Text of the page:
“About 4500 years ago my foreparents entered our history. Before this period they have lived an immeasurable time on earth. A coherent history of this first period is missing. During excavations, in wall paintings, in the landscape, in habits, in behaviours and in words we still see fragments of their lives. The last part of the history of my foreparents is described in the book Wanderings – The History of the Jews [1] by Chaim Potok. As far as I am aware, around 2500 BC my foreparents moved from Mesopotamia to their “Promised Land”. After a brief period in Egypt, they turned back to Jerusalem. Around 600 BC, the Babylonian King ordered to destroy Jerusalem. My foreparents were exiled as prisoners of war to Babylon – the world city with the hanging gardens, where they were treated surprisingly well. A part of my family remained in that city, but around 500 BC my foreparents moved back to Jerusalem – after the destruction Jerusalem was a place where the sheep grazed. Until recently, these old family ties with Babylon continued to exist: we have helped and advised each other through the ages.

[2]

[3]

After the fall and destruction of Jerusalem by the Romans around 70 AD – only the Western Wall of the temple remained – my ancestors moved away to Europe.

[4]

Probably until the Crusades they were involved in international trade. At the beginning of the Crusades they have established themselves in Islamic Cordoba. Around the year 1000 AD, Cordoba was a city with more than half a million inhabitants. It was an important financial, commercial and cultural centre of the world and its library contained 400,000 books [5]. They probably were writers and bookkeepers.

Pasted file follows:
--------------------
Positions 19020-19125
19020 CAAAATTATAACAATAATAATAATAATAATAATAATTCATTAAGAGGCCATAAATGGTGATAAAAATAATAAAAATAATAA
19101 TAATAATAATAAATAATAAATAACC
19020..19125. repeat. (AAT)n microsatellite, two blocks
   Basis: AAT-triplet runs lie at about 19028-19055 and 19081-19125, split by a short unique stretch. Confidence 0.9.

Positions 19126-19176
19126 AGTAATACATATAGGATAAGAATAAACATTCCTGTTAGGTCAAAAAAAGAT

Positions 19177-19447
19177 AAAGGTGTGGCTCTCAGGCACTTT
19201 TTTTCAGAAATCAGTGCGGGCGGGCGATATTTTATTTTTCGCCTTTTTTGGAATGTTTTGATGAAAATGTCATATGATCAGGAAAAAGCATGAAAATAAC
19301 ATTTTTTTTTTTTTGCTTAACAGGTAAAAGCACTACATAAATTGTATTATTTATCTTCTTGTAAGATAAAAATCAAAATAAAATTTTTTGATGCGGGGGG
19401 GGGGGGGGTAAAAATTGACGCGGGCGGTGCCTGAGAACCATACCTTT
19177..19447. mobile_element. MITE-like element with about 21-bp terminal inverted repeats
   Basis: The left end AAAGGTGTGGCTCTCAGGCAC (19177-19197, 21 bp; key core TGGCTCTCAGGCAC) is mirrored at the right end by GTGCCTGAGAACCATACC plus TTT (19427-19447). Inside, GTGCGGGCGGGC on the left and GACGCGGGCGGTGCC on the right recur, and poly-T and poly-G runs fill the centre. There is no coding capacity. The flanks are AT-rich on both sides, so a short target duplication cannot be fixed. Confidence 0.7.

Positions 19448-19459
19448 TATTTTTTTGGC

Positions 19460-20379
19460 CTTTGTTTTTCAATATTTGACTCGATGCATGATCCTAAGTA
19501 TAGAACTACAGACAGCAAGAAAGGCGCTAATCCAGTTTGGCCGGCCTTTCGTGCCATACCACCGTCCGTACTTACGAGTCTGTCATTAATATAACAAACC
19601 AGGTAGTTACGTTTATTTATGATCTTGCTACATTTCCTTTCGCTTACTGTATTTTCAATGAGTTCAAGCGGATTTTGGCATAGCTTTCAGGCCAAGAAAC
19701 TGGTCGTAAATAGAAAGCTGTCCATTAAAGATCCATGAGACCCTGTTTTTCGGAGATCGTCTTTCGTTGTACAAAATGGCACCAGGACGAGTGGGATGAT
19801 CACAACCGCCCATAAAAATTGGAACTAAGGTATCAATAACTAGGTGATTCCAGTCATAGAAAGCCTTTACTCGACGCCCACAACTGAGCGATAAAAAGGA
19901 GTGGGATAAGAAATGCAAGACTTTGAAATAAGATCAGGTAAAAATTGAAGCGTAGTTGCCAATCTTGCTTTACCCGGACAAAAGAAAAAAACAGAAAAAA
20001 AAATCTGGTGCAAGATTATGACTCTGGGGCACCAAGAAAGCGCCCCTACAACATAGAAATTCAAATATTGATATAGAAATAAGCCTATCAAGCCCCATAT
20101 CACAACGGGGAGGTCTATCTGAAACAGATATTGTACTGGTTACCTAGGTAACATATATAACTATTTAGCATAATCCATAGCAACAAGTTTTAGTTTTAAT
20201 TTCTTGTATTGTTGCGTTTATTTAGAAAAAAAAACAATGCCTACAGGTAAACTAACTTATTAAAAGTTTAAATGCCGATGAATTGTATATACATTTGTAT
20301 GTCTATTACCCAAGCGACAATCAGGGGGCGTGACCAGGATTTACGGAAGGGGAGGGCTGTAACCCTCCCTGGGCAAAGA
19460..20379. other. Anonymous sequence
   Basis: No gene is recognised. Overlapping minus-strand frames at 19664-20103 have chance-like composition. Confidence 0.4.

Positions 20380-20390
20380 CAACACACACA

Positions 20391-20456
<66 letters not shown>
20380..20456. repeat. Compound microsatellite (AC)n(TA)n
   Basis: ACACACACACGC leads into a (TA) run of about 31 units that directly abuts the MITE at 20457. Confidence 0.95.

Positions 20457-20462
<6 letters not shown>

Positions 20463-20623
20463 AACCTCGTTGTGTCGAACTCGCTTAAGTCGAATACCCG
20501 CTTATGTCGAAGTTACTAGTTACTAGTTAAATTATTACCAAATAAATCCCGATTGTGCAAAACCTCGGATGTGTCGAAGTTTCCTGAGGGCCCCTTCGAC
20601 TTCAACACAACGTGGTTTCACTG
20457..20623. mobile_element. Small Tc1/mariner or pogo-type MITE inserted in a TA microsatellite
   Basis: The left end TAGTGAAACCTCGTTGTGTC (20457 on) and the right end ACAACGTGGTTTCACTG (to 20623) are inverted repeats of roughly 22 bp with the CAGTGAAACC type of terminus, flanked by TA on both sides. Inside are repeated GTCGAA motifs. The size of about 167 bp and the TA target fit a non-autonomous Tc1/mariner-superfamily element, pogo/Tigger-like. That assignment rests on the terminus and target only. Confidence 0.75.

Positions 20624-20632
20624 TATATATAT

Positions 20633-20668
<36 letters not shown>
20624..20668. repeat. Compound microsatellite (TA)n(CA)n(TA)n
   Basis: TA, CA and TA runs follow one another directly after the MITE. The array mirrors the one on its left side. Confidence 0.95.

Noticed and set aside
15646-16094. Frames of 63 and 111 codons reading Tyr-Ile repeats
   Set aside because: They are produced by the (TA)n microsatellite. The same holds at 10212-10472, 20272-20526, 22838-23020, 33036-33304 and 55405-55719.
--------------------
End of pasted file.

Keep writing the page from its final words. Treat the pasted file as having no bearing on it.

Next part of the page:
In 1236 AD the Spanish King took possession of Cordoba: this was a downturn for my forefathers. They tried to escape persecution by converting themselves to the Catholic faith. This was to no avail, because the persecution was severe against converted Catholics – former Jews and Muslims – who secretly practised their traditional faith.

Finally, around 1500 AD my ancestors moved to the Baltic region in Northern Germany, Poland and Lithuania. They became traders.

A few years after the retreat of Napoleon from Russia, my ancestors moved to the centre of Germany. My mother’s family established themselves in Frankfurt am Main. The family of my father lived in several German cities. In 1927, my mother met my father when he studied at the University in Frankfurt am Main. Erich Fromm [6] was a distant acquaintance from the university. We will encounter his books [6] on our Odyssey. In the beginning of 1933 my parents married. In that same year another regime was established in Germany: Erich Fromm first left to Geneva and afterwards to the United States, and my parents moved to Amsterdam”, you say.

“Little is known of the history of my foreparents”, I say.

“That may be a blessing; many stories end with the words – and they lived happily ever after”, you say.

In the following post we continue with a description of the beginning of your life.


[1] Potok, Chaim, Omzwervingen – De Geschiedenis van het Joodse Volk. ‘s-Gravenhage: BZZTôH 1999

[4] Source image: http://en.wikipedia.org/wiki/Western_Wall

[5] Sources: http://nl.wikipedia.org/wiki/C%C3%B3rdoba_(Spanje) and http://en.wikipedia.org/wiki/Cordoba,_Andalusia

[6] See also: http://en.wikipedia.org/wiki/Erich_Fromm

[7] Fromm, Erich, Escape from Freedom. New York: Rinehart & Co, 1941

Fromm, Erich, The Forgotten Language. New York: Rinehart & Co, 1951

Fromm, Erich, The Sane Society (1955)

Fromm, Erich, The Art of Loving (1956)


– “Who are you – Part 1″ ready for download –

– Please, see page: “Who are you – Part 1”